To begin teaching hand signals, take the dog to a nice, big field. I often use undeveloped tracts of land slated for improvements in Northeast Denver; there are many of them around Green Valley Ranch. But any place will do, as long as the grass isn't too tall (more on this in a moment).

        Once you arrive at your training grounds, follow these steps:
        • Imagine you are standing on home base. Then walk your dog at heel from home base out to where you imagine the pitcher's mound would be.
        • Have your dog sit on the pitcher's mound. (I like to blow one long burst on my whistle just before saying "sit." You might as well get in some whistle training while you're at it. This will be useful when the dog is out in the middle of a field and you need her to sit and wait for a hand signal.
        • Throw one dummy towards where you imagine first base would be. Don't throw it too far. For now, five or ten yards is fine. You want the dog to be able to mark the fall without difficulty.
        • Tell the dog "stay," and walk back to home base. When you get back to home base, the dog probably will be looking at you like you're crazy. That's OK. He'll figure out what you're doing soon enough.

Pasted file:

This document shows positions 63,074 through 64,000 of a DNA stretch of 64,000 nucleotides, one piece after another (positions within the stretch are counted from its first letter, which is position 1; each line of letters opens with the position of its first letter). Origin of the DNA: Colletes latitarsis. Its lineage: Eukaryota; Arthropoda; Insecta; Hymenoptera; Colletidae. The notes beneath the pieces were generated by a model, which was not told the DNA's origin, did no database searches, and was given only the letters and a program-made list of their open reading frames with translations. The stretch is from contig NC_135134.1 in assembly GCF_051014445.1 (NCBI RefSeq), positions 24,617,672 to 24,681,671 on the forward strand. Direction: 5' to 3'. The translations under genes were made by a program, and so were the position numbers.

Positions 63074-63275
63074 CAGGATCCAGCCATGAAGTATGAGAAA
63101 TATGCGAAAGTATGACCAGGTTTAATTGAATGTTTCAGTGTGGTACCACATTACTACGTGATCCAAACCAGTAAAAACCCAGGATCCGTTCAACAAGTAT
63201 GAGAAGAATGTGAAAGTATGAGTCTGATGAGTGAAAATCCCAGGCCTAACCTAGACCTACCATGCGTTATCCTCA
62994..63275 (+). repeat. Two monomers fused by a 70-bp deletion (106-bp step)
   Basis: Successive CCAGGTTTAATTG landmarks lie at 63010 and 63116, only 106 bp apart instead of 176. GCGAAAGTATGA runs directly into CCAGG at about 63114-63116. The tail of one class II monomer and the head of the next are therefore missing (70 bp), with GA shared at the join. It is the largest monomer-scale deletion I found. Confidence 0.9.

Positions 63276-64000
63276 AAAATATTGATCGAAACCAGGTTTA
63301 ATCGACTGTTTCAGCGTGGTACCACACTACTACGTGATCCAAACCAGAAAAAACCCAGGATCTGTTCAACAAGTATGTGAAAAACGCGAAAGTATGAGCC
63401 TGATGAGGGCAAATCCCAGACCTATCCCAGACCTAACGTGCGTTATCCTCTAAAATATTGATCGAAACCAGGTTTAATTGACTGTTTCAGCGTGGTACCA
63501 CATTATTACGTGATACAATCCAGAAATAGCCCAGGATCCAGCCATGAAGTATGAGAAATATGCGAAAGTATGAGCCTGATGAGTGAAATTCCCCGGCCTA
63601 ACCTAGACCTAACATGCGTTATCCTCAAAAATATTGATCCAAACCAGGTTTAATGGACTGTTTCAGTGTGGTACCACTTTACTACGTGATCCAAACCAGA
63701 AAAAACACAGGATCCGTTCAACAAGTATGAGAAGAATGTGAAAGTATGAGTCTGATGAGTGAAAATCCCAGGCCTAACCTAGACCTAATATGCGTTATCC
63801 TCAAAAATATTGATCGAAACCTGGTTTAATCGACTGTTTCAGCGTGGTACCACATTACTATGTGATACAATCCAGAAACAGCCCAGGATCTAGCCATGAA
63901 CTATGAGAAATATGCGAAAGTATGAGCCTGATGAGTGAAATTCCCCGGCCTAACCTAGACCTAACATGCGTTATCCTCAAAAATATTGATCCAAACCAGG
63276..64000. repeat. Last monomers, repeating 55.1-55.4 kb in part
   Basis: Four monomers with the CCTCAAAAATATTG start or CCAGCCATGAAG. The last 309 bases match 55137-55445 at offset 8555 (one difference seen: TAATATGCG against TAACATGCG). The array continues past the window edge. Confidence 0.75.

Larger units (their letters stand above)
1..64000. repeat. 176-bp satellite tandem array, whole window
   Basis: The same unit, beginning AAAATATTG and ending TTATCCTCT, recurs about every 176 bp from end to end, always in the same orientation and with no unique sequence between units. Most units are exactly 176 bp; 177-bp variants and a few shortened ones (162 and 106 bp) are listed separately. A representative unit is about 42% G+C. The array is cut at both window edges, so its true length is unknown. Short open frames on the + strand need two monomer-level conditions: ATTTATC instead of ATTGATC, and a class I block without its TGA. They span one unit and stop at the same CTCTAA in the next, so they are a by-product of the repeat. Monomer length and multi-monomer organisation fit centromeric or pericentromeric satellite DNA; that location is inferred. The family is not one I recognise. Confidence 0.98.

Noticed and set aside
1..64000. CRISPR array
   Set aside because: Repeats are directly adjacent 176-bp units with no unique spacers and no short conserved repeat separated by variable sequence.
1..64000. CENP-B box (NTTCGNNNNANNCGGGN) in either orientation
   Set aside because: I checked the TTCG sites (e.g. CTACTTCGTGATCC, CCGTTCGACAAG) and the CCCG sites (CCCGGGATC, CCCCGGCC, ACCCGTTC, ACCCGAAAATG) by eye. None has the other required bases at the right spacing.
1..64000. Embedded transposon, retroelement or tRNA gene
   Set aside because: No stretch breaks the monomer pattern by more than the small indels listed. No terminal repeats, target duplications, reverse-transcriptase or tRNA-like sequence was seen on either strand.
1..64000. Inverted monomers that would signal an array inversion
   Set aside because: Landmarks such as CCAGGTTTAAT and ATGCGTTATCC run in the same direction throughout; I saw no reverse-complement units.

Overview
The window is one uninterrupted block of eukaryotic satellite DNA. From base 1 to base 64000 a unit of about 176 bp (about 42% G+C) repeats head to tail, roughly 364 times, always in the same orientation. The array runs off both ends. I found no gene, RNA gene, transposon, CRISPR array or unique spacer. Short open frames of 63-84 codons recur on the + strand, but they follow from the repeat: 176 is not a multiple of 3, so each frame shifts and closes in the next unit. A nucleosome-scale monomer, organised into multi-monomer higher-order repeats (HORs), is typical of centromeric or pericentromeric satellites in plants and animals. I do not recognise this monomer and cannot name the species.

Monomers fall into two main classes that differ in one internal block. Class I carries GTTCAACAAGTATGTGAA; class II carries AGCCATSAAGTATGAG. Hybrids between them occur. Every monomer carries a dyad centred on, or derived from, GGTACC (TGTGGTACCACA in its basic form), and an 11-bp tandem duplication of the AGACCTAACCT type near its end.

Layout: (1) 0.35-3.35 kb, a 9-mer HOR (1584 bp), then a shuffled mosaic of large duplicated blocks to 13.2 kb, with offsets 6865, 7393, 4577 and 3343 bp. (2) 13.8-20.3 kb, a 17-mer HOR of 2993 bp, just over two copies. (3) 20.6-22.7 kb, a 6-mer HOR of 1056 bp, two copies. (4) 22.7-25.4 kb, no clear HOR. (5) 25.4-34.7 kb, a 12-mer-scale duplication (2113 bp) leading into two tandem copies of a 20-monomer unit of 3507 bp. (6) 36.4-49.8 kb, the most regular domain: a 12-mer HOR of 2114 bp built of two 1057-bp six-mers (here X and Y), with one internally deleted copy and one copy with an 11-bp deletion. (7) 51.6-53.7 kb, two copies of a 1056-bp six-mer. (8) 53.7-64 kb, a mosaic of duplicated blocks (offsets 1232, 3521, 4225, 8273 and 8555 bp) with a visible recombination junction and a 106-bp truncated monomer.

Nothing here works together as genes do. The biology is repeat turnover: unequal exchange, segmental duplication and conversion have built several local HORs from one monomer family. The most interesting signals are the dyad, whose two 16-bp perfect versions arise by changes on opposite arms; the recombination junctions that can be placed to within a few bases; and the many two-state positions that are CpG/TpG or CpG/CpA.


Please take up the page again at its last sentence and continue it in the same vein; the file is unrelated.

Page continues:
• Hold your right arm straight out at shoulder level and command your dog to retrieve the dummy.
        • Do this several times, and he'll soon start associating your right arm being held out with moving to towards first base. Once you feel she has it, start throwing the dummy towards third base and extending your left arm when you command her to retriever. You'll also want to throw the dummy towards second base and extend your arm towards it (this should look something like an overhand pitch) to teach her to move directly away from you.
        Don't rush it. One hand signal per training session (or even several training sessions) is fine. If you try to advance too quickly, you'll only confuse and frustrate the dog.

        Once the dog understands the three hand signals (left, right, and go back), you will want to gradually increase the distance you are tossing the dummies and work in areas with taller grass. The key is to only change one variable at a time. Again, too much too fast likely will discourage your dog. Remember, you want to build her confidence and skill level, not stump her.

        Don't forget to praise your dog lavishly and tell her what a pretty retriever she is when she gets it right. Flattery will get you everywhere.

        For more dog training tips and information on obedience classes in Denver, Colorado, visit the  FetchMasters website or email Tom directly.